An interesting way to leak memory with Go slices

October 10, 2017

Today I was watching Prashant Varanasi's Go release party talk Analyzing production using Flamegraphs, and starting at around 28 minutes in the talk he covered an interesting and tricky memory leak involving slices. For my own edification, I'm going to write down a version of the memory leak here and describe why it happens.

To start with, the rule of memory leaks in garbage collected languages like Go is that you leak memory by retaining unexpected references to things. The garbage collector will find and free things for you, but only if they're actually unused. If you're retaining a reference to them, they stick around. Sometimes this is ultimately straightforward (perhaps you're deliberately holding on to a small structure but not realizing that it has a reference to a bigger one), but sometimes the retention is hiding in the runtime implementation of something. Which brings us around to slices.

Simplified, the code Prashant was dealing with was maintaining a collection of currently used items in a slice. When an item stopped being used, it was rotated to the end of the slice and then the slice was shrunk by truncating it (maintaining the invariant that the slice only had used items in it). However, shrinking a slice doesn't shrink its backing array; in Go terms, it reduces the length of a slice but not its capacity. With the underlying backing array untouched, that array retained a reference to the theoretically discarded item and all other objects that the item referenced. With a reference retained, even one invisible to the code, the Go garbage collector correctly saw the item as still used. This resulted in a memory leak, where items that the code thought had been discarded weren't actually freed up.

Now that I've looked at the Go runtime and compiler code and thought about the issue a bit, I've come to the obvious realization that this is a generic issue with any slice truncation. Go never attempts to shrink the backing array of a slice, and it's probably impossible to do so in general since a backing array can be shared by multiple slices or otherwise referenced. This obviously strongly affects slices that refer to things that contain pointers, but it may also matter for slices of plain old data things, especially if they're comparatively big (perhaps you have a slice of Points, with three floats per point).

For slices containing pointers or structures with pointers, the obvious fix (which is the fix adopted in Uber's code) is to nil out the trailing pointer(s) before you truncate the slice. This retains the backing array at full size but discards references to other memory, and it's the other memory where things really leak.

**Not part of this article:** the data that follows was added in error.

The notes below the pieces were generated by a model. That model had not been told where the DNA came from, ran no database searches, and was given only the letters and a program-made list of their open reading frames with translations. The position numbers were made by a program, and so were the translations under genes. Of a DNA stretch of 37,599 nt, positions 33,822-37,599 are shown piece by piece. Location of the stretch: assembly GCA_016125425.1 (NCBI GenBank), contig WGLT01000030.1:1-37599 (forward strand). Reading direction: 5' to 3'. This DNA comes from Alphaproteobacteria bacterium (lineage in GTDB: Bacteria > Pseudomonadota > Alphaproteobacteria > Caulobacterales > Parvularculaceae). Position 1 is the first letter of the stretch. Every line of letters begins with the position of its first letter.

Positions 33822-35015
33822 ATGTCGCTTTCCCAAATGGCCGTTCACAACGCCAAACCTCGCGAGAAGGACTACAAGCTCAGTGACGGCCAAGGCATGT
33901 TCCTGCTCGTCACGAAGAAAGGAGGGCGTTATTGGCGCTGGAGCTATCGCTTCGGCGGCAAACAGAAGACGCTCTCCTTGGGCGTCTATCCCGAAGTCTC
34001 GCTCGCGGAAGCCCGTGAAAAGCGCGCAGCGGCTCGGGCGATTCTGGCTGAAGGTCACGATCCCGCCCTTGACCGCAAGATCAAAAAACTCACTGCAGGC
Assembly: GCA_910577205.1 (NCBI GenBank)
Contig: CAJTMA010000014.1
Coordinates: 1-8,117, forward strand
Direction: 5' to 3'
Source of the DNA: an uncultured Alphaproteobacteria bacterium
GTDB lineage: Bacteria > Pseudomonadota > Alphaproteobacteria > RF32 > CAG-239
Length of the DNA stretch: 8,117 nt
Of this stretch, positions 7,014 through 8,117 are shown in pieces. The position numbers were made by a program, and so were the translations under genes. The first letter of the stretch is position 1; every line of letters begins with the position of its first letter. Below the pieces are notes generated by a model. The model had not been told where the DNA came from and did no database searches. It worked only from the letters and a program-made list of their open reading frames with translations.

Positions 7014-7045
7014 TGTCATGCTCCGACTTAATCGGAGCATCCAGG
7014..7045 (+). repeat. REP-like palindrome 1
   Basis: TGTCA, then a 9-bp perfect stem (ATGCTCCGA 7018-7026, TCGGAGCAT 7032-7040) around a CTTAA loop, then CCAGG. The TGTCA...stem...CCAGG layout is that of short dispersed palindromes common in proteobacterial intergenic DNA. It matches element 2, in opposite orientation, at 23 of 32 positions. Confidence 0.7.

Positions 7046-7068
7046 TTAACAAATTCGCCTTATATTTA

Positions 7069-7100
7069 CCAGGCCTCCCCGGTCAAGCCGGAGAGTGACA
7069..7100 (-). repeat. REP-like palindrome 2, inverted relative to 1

For slices where the actual backing array may consume substantial memory, I can think of two things to do here, one specific and one generic. The specific thing is to detect the case of 'truncation to zero size' in your code and specifically null out the slice itself, instead of just truncating it with a standard slice truncation. The generic thing is to explicitly force a slice copy instead of a mere truncation (as covered in my entry on slice mutability). The drawback here is that you're forcing a copy, which might be much more expensive. You could optimize this by only forcing a copy in situations where the slice capacity is well beyond the new slice's length.

Sidebar: Three-index slice truncation considered dangerous (to garbage collection)

Go slice expressions allow a rarely used third index to set the capacity of the new slice in addition to the starting and ending points. You might thus be tempted to use this form to limit the slice as a way of avoiding this garbage collection issue:

slc = slc[:newlen:newlen]

Unfortunately this doesn't do what you want it to and is actively counterproductive. Setting the new slice's capacity doesn't change the underlying backing array in any way or cause Go to allocate a new one, but it does mean that you lose access to information about the array's size (which would otherwise be accessible through the slice's capacity). The one effect it does have is forcing a subsequent append() to reallocate a new backing array.

Written on 10 October 2017.
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Last modified: Tue Oct 10 00:26:09 2017
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